What Does it Mean to Be A Guardian?
There may come a time in your life when a person you love—whether it’s a parent, grandparent, a spouse, a family member with a disability, or even a minor child—becomes unable to care for themselves due to physical or mental limitations. At that point you may find yourself in the position of becoming that person’s guardian.
What is a guardian?
A guardian is a legal designation that carries with it a lot of weight and responsibility. The person who becomes a guardian has a legal duty to act in the best interests of the individual. The duties of a guardian, generally speaking, are to oversee the welfare and safety of the person under guardianship, and to attend to the financial needs of the individual.
The duties and responsibilities of a guardian vary depending on what type of guardianship is granted by the court. The court can order either a full (plenary) or limited guardianship. Under full guardianship, the guardians have full authority over their ward’s personal and financial affairs. Wards lose the right to manage their own finances, buy or sell property, make medical decisions for themselves, get married, vote in elections, and enter into contracts.
If a court assigns a limited guardianship, then the guardian’s powers and duties are limited so that their wards retain some rights depending on their level of capacity.
What responsibilities does a guardian have?
There are many things that guardians must do to make sure their ward is protected. For, example a guardian must provide the elder with:
- Proper care, maintenance, education, and support.
- Food, clothing, shelter, and other necessities.
- Access to appropriate medical, surgical, dental, psychiatric, and psychological care.
- Access to education and occupational training, if appropriate.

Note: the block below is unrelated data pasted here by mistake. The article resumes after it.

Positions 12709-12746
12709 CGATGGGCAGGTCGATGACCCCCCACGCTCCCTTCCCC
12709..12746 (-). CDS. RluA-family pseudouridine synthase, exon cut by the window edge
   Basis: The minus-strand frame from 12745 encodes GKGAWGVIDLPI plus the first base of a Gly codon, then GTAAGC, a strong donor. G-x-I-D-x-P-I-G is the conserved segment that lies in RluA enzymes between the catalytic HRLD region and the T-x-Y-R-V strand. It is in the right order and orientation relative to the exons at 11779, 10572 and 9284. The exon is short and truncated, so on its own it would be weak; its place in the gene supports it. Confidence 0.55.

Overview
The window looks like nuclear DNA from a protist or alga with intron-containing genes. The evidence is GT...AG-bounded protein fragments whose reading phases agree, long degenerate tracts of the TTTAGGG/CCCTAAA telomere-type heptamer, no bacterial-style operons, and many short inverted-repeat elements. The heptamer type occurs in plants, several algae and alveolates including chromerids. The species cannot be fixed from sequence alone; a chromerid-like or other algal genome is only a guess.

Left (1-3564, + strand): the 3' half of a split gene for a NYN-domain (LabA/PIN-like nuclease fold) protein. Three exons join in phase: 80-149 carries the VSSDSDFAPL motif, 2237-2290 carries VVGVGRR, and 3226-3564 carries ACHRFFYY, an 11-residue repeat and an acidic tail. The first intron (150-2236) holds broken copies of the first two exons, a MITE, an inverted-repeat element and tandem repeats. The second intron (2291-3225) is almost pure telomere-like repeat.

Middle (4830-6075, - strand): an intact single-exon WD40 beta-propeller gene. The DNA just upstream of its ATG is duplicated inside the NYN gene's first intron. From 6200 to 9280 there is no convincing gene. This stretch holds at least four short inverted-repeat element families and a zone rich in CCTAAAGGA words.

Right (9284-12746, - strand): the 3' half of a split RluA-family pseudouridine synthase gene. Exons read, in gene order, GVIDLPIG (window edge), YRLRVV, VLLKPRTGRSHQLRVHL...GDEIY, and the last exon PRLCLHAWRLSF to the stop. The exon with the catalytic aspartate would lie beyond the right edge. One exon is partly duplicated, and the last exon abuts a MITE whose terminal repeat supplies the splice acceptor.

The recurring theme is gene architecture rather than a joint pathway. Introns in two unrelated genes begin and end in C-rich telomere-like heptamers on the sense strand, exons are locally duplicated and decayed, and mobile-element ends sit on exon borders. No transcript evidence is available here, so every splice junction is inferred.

In addition, a guardian assumes full responsibility for paying bills and debts from the ward's accounts and ensuring any income gets properly deposited.
Is there anything that a guardian may not do?
There are many things that a guardian cannot do without first getting the court’s permission, especially when it comes to the protected person’s finances. A guardian may need to seek permission to do some of the following:
- Place the protected person in a residential long-term care facility.
- Spend or invest the protected person’s money in any way not authorized by the court, especially in large amounts.
- Sell the protected person’s home or assets.
- Make or change the protected person’s will or change any beneficiaries.
- Terminate the guardianship. The guardian usually cannot be released from his or her duties unless the protected person has died or has regained capacity.
How does a person become a guardian?
The establishment of guardianships will differ to some extent based on state laws and local court procedures. However, the process involves some common steps, including submitting a petition to initiate a court proceeding. The petition should include:
- The reasons why a guardianship is being sought.
- A description of the nature and extent of the elder’s limitations to care for herself/himself or to manage her or his financial affairs.
- The guardianship powers being requested and the duration of the powers.
- The nature and estimated value of assets including the real and personal property in the estate, and the estimated annual income (conservatorship cases).
The court will then schedule a hearing to decide if guardianship is necessary. The court may also need to appoint an attorney to represent the alleged incapacitated person. If guardianship is ultimately needed, the court will also outline how often the guardian must report to the court to show that the ward is being properly cared for and finances are being handled responsibly.
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